Being an urban naturalist begins with baby steps. One of my concepts about doing so, derived from Lyanda Lynn Haupt’s book Crow Planet, is to concentrate on my own house and its lot. Each such lot is a defined microenvironment. Haupt says that a pair of crows claims about two such lots, about half an acre, as its nesting territory. I’m not sure how one defines “territory” for crows, because they seem so often to travel and roost in flocks, but nesting demands a more definitive area.
Jane and I live on our house lot in Fairfax County, on Academy Street. It is roughly rectangular, and is all of 2840 square feet, .27 acres. The house was built in 1964, at a time when more trees were preserved in the development of subdivisions. Ours, Stonewall Manor, was built in a woods, and still has many of its old trees. In addition, trees planted by early homeowners have had plenty of time to mature. So unlike the scorched earth of new developments, such as a nearby 7-acre parcel of mature woods where developers razed every single tree except for a very narrow perimeter around the outside edge, our properties provide considerable shade.
Shade brings its own problems, of course. In the fall, raking is horrendous. If you don’t hire a lawn service, and we don’t, you become very familiar with the components of your shade canopy. We traditionally raked about 45 to 50 well-compacted 35-gallon bags every year. Our biggest tree was a Willow Oak, whose narrow leaves clogged and pulled down gutters, slipped under porches, and even somehow wormed their way into the house. Its quick-growing and burly roots heaved up the brick patio in wavy undulations, pushed against the retaining wall of the basement stairs, and created tripping hazards in the lawn.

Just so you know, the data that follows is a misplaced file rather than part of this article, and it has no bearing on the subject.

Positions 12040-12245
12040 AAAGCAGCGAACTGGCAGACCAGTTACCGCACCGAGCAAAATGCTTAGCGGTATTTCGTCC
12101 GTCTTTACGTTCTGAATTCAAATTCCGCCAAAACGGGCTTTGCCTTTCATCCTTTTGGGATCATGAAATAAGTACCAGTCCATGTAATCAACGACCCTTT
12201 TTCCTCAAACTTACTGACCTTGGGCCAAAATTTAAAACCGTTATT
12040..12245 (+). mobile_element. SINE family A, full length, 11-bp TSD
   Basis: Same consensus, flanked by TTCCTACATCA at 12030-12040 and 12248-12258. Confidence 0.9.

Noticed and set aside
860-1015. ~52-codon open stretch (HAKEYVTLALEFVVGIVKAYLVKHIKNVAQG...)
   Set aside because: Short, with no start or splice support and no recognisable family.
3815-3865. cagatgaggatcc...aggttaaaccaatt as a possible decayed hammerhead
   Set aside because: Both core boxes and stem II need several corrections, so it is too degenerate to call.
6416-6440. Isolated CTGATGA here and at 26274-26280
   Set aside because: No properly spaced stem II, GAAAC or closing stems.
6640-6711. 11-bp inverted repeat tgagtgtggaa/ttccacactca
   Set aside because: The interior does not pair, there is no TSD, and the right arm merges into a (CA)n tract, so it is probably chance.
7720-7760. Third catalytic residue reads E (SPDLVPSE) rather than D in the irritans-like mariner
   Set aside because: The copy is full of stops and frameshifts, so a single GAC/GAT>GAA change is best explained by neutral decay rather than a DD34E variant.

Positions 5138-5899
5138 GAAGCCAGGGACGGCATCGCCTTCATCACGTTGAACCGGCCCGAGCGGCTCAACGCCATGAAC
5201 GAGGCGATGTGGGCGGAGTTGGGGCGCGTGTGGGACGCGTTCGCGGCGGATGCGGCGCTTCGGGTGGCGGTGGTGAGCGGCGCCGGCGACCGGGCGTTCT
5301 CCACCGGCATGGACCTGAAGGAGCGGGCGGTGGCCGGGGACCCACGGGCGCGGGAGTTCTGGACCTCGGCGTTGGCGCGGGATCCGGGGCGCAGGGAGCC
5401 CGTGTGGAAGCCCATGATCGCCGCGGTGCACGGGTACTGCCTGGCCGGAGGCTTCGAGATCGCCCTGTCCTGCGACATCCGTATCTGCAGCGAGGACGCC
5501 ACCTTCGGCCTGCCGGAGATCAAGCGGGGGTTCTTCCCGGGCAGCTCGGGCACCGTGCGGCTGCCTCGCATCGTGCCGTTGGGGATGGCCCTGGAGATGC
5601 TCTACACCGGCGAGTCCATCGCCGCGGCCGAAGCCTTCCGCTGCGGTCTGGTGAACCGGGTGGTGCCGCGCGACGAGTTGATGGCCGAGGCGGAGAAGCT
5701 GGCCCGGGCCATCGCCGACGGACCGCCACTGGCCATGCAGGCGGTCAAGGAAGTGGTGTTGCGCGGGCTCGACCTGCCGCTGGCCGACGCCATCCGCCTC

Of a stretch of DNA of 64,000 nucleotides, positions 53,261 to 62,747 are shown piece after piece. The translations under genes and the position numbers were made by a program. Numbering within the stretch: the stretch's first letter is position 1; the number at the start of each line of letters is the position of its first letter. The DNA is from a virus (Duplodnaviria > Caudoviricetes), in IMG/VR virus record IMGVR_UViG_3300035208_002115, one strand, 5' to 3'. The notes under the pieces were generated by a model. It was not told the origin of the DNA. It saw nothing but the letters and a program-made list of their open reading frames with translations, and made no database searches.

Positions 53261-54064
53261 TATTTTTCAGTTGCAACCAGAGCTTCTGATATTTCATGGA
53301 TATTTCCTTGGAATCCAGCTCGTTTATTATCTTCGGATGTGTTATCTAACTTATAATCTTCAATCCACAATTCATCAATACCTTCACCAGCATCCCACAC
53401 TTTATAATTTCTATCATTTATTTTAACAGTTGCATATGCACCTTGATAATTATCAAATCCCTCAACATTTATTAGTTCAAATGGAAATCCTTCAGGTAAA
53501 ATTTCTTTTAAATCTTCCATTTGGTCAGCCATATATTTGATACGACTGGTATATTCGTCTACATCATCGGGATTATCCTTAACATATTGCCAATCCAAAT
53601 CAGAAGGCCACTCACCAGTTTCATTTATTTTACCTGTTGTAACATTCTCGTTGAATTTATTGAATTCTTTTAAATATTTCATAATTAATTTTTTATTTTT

Finally that tree had to go. It was heartbreaking, and I may narrate the whole story some day. This fall we had more serious tree work done, losing three weakened and dying trees (one swamp maple and two oaks) and two towering Southern Pines next door, which were threatening our home and had indeed already done damage through falling limbs. So this fall we had less than half of our traditional raking chore. Our backs loved it.
But now I want to care about, care for, and preserve the trees we have left. One of them I had to get to “know” is in the northeast corner of the lot, on the downhill side. So when I was walking the lot the other day (a daily activity now) I pulled off a leaf with a rake—this tree has some lower branches that never dropped their leaves. I happily went inside for an online leaf identification session. Haupt owns all kind of guidebooks to her flora and fauna, but I am going to see what I can do online for starters.
The brown leaf is still on my desk. It’s about 13 cm from stem to tip, and it has four lobes
on each side of its central vein, with one central lobe at the top. Its symmetrical form tapers outward from its base, so the top end is far broader. I noticed at least one on the grass that was about twice as big, but in exactly the same form.
In my search the most important thing I learned is that the leaves of varieties of oak that are native to Virginia come in a stunning array of shapes and sizes. There is no one “oak leaf” shape comparable to the maple leaf form that adorns the Canadian flag and the uniforms of the Toronto hockey club. I also learned that not all naturalists see the leaves of a single oak species exactly the same way, nor do the photos they take all match exactly. Still, I was finally able to nail down my leaf as that of a White Oak, Quercus alba.
My family used to take a favorite hike in the Shenandoah National Park on the White Oak Canyon Trail. From the top we passed Limberlost, about 1.5 acres of rare eastern virgin forest. From the bottom we soon reached the lowest of about 4 or 5 falls along Cedar Run, the stream that the trail follows much of the way. We could swim in very cold water and get nibbled by little fish. So now I have found a tree on my lot that can remind me of those sweet summer walks.